Then, it will ask to download either the 64-bit or 32-bit versions. Choose the 64-bit version and click Next to download the MSI file.

sharepoint online management shell 64 bit download

Now double-click on the MSI file and click on Run like below:

sharepoint online management shell not working

Then, in the SharePoint Online Management Shell Setup, accept the license agreement and click Install.

sharepoint online management shell commands

Then the installation will progress like below:

sharepoint online management shell free download

Once the installation is over, it will show the Installation completion wizard like below:

sharepoint online management shell download

How to connect SharePoint Online management shell

Once the installation is over, you can search for “SharePoint Online Management Shell” in Windows, and you will find the tool.

sharepoint online management shell commands

Now you can run the below SharePoint online management shell cmdlets.

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We can use Connect-SPOService cmdlets to connect to the SharePoint online site. Remember we need to provide the admin site URL https://<tenantid>-admin

Connect-SPOService -Url -credential
sharepoint online management shell connect-sposervice

If you do not provide the SharePoint Online admin site URL, you will get an error like the one below:

Then it will ask for your credentials like below:

Install SharePoint Online Management Shell

Once it is connected successfully, we can run SharePoint online PowerShell cmdlets.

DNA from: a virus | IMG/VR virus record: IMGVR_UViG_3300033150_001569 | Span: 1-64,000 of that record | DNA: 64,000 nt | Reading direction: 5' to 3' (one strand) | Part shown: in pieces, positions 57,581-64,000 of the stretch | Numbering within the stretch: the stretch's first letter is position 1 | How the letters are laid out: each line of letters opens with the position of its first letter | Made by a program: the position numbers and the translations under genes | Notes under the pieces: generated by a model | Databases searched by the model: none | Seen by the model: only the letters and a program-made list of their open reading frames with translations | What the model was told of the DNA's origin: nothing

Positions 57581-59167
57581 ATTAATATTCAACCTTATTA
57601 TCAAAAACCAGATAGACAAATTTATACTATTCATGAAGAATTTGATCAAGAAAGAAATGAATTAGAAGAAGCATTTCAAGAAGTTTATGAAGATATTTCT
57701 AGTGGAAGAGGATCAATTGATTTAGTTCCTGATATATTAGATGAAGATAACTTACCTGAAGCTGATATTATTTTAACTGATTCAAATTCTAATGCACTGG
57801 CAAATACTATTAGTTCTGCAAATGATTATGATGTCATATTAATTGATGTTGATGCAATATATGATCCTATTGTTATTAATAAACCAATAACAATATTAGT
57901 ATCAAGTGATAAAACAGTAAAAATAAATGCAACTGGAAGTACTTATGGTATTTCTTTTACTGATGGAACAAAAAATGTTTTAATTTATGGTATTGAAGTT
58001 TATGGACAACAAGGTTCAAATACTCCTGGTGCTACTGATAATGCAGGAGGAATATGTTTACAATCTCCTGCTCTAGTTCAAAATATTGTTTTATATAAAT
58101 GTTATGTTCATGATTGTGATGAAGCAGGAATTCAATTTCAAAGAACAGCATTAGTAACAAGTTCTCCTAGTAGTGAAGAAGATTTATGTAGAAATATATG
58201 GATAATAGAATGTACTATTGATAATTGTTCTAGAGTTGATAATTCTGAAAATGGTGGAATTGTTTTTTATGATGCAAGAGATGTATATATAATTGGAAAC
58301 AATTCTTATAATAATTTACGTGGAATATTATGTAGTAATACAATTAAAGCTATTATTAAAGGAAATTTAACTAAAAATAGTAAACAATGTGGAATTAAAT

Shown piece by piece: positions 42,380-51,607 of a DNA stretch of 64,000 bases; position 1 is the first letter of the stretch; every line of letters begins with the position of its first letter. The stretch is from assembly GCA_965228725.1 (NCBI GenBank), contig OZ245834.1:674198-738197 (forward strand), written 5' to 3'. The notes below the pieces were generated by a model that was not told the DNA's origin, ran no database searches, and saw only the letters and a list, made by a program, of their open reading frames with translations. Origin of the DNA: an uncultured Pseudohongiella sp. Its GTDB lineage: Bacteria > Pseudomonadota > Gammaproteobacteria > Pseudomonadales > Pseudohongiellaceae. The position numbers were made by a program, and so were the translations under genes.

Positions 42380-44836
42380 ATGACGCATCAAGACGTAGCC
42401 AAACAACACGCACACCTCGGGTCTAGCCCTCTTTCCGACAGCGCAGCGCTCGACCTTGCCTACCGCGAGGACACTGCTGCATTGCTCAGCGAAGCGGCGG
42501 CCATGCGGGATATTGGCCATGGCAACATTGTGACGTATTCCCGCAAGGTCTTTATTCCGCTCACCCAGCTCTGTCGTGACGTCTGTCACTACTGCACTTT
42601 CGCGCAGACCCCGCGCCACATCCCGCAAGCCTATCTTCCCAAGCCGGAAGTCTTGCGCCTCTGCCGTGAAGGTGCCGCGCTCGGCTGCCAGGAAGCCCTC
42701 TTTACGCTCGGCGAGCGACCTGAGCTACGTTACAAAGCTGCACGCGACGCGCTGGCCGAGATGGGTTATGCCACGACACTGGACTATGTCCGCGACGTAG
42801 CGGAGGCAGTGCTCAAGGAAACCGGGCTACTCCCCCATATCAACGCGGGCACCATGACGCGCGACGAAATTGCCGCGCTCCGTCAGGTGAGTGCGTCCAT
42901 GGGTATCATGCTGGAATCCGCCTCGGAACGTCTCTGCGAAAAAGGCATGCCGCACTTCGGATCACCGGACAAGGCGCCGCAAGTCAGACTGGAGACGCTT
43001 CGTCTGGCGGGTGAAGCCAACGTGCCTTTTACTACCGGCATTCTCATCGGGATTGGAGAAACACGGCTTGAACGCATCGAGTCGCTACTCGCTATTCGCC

SharePoint Online Management Shell Commands

To work with the SharePoint Online management shell, we need to add the PowerShell Online module.

  • Microsoft.Online.SharePoint.PowerShell.dll

You can display all the Commands available in the above module in the below command:

Get-Command –Module Microsoft.Online.SharePoint.PowerShell

SharePoint Online management shell commands

You can also display all the available commands in SharePoint Online management shell, like below:

Get-Command *-SPO*

Once you run the commands, you can see the output below:

  • Add-SPOGeoAdministrator
  • Add-SPOHubSiteAssociation
  • Add-SPOSiteCollectionAppCatalog
  • Add-SPOSiteDesign
  • Add-SPOSiteScript
  • Add-SPOTenantCdnOrigin
  • Add-SPOTheme
  • Add-SPOUser
  • Approve-SPOTenantServicePrincipalPermissionReques
  • Connect-SPOService
  • ConvertTo-SPOMigrationEncryptedPackage
  • ConvertTo-SPOMigrationTargetedPackage
  • Deny-SPOTenantServicePrincipalPermissionRequest
  • Disable-SPOTenantServicePrincipal
  • Disconnect-SPOService
  • Enable-SPOTenantServicePrincipal
  • Get-SPOAppErrors
  • Get-SPOAppInfo
  • Get-SPOBrowserIdleSignOut
  • Get-SPOCrossGeoMovedUsers
  • Get-SPOCrossGeoMoveReport
  • Get-SPOCrossGeoUsers
  • Get-SPODataEncryptionPolicy
  • Get-SPODeletedSite
  • Get-SPOExternalUser
  • Get-SPOGeoAdministrator
  • Get-SPOGeoMoveCrossCompatibilityStatus
  • Get-SPOGeoStorageQuota
  • Get-SPOHideDefaultThemes
  • Get-SPOHubSite
  • Get-SPOMigrationJobProgress
  • Get-SPOMigrationJobStatus
  • Get-SPOMultiGeoCompanyAllowedDataLocation
  • Get-SPOMultiGeoExperience
  • Get-SPOPublicCdnOrigins
  • Get-SPOSite
  • Get-SPOSiteContentMoveState
  • Get-SPOSiteDataEncryptionPolicy
  • Get-SPOSiteDesign
  • Get-SPOSiteDesignRights
  • Get-SPOSiteGroup
  • Get-SPOSiteScript
  • Get-SPOStorageEntity
  • Get-SPOTenant
  • Get-SPOTenantCdnEnabled
  • Get-SPOTenantCdnOrigins
  • Get-SPOTenantCdnPolicies
  • Get-SPOTenantContentTypeReplicationParameters
  • Get-SPOTenantLogEntry
  • Get-SPOTenantLogLastAvailableTimeInUtc
  • Get-SPOTenantServicePrincipalPermissionGrants
  • Get-SPOTenantServicePrincipalPermissionRequests
  • Get-SPOTenantSyncClientRestriction